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Deputy Government surveyor Major Thomas Mitchell would pass through the land of the Wiradjuri tribe in 1835 on one of four explorations of the state's north west making note in his diaries of the fertile land he found. Although squatting was illegal, the promise of rich grazing land at Parkes had graziers drive their cattle through the land as early as the 1836, yet it wouldn't be until the Land Act of 1847 that allowed squatters to officially occupy the land and would have a village start to develop.
The first grain crop would be planted in the land around Parkes in 1865 and when harvested had a higher yield than grain farms in Orange, considered at the time as the state's grain heartland. Although a successful agricultural area, it would be the discovery of payable gold at nearby Currajong in 1862 that would truly transform the town, and for the following decade the gold mines and all associated industry flourished. Referred to at the times as Bushman's Lead, Parkes would not be officially named until 1873 when a petition would be sent to the governor requesting that Bushman's Lead be properly surveyed for a town and officially named. Following a visit by Governor Sir Henry Parkes in 1873, the town was named in his honour and a government surveyor would submit his plans for the town. Parkes continued to succeed long after the gold rush would subside, relying on its agricultural successes and with a thriving infrastructure the town would establish itself as the primary service centre for the states heartland.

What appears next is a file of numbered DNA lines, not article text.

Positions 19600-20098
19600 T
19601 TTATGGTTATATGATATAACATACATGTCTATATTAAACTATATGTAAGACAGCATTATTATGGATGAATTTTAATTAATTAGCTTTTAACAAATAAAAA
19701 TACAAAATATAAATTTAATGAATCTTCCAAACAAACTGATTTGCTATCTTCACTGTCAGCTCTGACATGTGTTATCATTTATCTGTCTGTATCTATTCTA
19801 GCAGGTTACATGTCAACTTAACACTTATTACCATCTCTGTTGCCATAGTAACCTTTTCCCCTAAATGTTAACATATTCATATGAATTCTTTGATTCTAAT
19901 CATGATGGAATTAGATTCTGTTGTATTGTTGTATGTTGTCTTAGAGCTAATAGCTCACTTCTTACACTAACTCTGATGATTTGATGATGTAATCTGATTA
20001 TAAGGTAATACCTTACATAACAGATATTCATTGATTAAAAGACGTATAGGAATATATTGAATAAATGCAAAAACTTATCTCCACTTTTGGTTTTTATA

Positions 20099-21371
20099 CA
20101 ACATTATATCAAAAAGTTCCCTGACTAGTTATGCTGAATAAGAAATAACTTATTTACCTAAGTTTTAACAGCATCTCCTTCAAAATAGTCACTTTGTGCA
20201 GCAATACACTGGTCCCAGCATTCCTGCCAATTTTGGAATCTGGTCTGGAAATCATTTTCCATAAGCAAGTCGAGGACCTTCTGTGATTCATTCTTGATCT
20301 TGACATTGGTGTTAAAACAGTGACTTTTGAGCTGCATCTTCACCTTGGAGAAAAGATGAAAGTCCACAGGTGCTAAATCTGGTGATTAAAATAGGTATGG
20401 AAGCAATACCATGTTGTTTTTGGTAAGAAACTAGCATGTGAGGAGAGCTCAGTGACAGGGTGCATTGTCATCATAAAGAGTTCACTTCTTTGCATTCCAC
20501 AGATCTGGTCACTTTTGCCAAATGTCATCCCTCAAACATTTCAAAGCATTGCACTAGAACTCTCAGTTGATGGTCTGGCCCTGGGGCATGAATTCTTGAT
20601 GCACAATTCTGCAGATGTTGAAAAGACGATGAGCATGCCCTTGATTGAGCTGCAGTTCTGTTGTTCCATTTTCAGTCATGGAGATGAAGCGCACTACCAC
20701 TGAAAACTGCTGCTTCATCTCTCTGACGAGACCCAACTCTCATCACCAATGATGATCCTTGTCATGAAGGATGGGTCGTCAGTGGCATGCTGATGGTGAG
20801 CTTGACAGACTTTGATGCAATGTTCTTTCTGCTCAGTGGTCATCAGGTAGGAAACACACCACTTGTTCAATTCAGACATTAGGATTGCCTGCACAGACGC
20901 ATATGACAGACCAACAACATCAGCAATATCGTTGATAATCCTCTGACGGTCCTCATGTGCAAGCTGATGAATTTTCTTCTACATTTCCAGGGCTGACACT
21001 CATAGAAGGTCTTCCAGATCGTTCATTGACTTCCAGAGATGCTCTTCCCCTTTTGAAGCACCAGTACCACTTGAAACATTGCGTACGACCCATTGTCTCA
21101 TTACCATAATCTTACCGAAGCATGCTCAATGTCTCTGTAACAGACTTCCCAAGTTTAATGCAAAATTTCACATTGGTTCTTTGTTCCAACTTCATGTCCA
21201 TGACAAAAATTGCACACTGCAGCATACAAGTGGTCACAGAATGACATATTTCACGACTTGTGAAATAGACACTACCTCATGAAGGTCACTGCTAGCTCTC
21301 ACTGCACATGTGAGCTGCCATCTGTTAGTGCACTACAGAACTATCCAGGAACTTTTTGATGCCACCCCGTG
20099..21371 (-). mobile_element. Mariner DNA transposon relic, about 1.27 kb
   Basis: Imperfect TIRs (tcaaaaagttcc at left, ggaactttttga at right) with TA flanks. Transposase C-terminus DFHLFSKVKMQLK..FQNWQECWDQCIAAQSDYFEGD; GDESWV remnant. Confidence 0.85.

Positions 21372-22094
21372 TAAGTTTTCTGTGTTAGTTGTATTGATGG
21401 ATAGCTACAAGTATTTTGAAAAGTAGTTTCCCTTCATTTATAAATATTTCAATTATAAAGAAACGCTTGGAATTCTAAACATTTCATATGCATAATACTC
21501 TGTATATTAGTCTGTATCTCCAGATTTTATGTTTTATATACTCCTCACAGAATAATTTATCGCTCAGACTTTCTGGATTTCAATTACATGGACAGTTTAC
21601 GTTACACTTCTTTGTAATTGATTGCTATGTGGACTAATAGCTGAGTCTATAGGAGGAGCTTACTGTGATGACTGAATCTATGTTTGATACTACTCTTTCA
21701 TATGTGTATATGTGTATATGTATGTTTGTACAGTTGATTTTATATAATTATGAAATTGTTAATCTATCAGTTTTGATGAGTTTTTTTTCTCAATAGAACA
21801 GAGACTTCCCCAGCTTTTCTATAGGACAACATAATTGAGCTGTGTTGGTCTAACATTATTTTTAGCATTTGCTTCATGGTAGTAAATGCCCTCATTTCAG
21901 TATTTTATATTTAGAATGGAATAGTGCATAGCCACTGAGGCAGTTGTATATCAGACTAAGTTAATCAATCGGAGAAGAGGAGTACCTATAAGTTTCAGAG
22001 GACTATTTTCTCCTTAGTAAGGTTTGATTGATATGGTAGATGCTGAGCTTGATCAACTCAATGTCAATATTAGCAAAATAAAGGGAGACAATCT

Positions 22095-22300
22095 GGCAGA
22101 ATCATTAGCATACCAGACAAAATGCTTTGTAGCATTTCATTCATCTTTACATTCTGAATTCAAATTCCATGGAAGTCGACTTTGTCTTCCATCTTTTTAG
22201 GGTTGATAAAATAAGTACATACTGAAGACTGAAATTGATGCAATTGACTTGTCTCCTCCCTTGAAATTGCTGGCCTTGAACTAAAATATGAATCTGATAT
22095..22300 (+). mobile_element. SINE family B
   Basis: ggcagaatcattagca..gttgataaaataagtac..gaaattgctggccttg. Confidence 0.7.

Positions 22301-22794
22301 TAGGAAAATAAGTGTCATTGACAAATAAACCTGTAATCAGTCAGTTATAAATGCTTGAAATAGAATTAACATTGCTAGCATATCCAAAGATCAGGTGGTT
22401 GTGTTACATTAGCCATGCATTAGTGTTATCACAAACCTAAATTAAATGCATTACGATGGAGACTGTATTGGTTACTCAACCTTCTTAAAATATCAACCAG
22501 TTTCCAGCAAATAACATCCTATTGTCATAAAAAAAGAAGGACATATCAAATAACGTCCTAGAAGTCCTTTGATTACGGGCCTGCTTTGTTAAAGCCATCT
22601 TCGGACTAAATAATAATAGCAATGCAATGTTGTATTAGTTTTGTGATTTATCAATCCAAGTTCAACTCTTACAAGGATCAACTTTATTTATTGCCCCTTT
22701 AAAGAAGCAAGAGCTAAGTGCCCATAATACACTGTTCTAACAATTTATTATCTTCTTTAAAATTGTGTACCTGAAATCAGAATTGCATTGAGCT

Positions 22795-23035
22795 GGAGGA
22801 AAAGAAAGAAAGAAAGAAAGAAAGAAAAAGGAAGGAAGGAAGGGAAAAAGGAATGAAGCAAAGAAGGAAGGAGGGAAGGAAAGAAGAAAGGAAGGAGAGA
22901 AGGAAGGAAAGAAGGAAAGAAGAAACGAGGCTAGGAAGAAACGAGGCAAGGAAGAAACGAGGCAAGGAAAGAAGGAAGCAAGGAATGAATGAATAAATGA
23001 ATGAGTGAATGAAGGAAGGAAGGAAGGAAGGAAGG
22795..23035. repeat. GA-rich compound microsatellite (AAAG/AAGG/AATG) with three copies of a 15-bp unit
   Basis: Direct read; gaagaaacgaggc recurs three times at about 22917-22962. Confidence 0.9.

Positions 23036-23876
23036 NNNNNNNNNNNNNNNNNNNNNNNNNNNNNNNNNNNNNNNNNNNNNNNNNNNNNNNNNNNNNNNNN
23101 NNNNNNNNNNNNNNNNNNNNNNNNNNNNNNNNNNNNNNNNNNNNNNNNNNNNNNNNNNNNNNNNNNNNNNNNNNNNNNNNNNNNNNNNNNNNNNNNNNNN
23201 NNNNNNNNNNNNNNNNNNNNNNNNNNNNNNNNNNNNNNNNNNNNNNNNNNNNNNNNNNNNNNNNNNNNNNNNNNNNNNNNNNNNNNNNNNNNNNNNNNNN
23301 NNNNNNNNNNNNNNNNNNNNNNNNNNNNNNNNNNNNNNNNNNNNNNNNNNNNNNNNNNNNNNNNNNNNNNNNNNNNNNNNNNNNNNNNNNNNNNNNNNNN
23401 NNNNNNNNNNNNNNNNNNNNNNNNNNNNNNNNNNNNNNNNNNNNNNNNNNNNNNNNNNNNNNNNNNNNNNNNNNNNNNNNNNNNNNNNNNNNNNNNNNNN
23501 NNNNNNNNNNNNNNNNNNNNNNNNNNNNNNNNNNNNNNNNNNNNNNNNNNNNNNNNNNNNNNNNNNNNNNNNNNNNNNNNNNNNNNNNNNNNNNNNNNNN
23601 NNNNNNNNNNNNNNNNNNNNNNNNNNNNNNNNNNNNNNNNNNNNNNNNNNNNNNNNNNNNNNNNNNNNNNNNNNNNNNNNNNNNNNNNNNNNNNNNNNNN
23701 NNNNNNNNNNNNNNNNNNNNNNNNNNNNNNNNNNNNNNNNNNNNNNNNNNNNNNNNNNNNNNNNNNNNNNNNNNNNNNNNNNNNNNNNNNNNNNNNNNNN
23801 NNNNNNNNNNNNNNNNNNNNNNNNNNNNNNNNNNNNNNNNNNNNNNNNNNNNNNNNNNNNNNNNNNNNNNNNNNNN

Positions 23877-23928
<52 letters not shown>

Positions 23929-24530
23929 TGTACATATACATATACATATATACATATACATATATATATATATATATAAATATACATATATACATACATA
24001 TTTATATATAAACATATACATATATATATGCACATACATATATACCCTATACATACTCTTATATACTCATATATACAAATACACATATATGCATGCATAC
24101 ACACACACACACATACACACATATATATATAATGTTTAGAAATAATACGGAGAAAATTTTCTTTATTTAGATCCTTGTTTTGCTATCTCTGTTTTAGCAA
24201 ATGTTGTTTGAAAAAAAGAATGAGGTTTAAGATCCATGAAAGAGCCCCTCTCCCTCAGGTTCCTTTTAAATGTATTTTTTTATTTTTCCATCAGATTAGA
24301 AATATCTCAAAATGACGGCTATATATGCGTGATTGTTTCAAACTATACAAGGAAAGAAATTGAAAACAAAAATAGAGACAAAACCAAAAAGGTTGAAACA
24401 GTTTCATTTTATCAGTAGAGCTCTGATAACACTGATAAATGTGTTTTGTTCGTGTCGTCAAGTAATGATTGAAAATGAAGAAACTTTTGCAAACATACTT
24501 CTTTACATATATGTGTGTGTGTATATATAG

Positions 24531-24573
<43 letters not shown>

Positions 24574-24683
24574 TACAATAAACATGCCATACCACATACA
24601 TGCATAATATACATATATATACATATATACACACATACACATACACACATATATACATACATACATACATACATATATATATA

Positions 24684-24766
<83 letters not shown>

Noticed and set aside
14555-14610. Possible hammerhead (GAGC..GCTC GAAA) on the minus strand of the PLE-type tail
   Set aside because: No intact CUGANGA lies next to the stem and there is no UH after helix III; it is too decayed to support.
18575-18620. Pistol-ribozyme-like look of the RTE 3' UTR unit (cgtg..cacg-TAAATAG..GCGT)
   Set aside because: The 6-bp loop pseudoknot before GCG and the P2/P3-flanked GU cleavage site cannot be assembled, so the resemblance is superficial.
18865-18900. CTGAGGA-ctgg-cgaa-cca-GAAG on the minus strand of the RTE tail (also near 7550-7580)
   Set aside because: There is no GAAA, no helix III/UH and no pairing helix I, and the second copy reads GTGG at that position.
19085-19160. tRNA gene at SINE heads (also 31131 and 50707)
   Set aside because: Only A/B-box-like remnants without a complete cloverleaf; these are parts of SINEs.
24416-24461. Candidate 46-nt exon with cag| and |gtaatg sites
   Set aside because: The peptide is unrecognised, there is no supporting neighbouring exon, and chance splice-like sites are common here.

Following a decade of negotiation between CSIRO Radiophysics Laboratory staff, the Australian Government and key American Scientific institutions, Carnegie Corporation and the Rockefeller Foundation, enough money was raised to fund the construction of Australia's first radio telescope in Parkes. Completed in 1961, the telescope would be integral to the Apollo moon landing in 1969 with images of the historic landing collected by the telescope for broadcast around the world. This landmark event for the telescope would be immortalised in the 2003 Australian film The Dish. Undergoing a series of improvements over the years, the Parkes telescope and observatory continue to play an important role in Australia's astronomy science and research fields, and remains the most popular attraction in the region, with the image of 'the dish' becoming synonymous with the town. Parkes was the ideal location to view Halley's Comet in 1986.
In a bid to boost tourism to the region, Parkes would host the inaugural Elvis Presley Festival in 1993. The festival was conceived by a group of local Elvis Presley enthusiasts and business owners who recognised that Presley’s birthday coincided with the slowest period of the year for local tourism. Their festival continues to be a roaring success attracting over 7500 visitors every year and in 2006 won the Festival & Events Category of the Inland New South Wales Tourism Awards.